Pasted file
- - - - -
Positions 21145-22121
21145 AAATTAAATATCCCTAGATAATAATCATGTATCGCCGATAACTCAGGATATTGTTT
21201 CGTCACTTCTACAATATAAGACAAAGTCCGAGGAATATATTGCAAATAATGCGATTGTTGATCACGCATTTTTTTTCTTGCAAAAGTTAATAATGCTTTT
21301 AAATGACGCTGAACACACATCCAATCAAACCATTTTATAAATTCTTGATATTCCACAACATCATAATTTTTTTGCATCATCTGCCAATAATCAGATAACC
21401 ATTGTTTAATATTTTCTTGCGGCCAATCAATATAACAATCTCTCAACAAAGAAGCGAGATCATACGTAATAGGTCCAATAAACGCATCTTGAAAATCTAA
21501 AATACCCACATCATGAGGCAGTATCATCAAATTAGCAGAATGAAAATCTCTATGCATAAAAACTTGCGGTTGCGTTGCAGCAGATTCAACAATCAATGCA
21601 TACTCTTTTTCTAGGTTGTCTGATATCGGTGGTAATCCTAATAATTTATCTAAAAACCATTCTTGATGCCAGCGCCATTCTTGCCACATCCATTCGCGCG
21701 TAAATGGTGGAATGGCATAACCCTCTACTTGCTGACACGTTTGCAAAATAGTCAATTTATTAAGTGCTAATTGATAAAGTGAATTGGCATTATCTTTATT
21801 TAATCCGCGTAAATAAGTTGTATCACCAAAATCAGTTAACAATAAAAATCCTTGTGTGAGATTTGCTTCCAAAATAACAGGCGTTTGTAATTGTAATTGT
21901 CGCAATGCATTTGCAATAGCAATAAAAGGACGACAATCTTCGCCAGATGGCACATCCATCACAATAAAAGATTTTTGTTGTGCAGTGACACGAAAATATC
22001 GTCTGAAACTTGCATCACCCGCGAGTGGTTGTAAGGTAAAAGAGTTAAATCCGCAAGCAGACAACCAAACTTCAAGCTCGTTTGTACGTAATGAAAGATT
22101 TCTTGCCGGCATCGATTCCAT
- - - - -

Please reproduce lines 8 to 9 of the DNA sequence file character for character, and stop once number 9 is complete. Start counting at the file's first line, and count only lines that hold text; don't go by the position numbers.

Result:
21701 TAAATGGTGGAATGGCATAACCCTCTACTTGCTGACACGTTTGCAAAATAGTCAATTTATTAAGTGCTAATTGATAAAGTGAATTGGCATTATCTTTATT
21801 TAATCCGCGTAAATAAGTTGTATCACCAAAATCAGTTAACAATAAAAATCCTTGTGTGAGATTTGCTTCCAAAATAACAGGCGTTTGTAATTGTAATTGT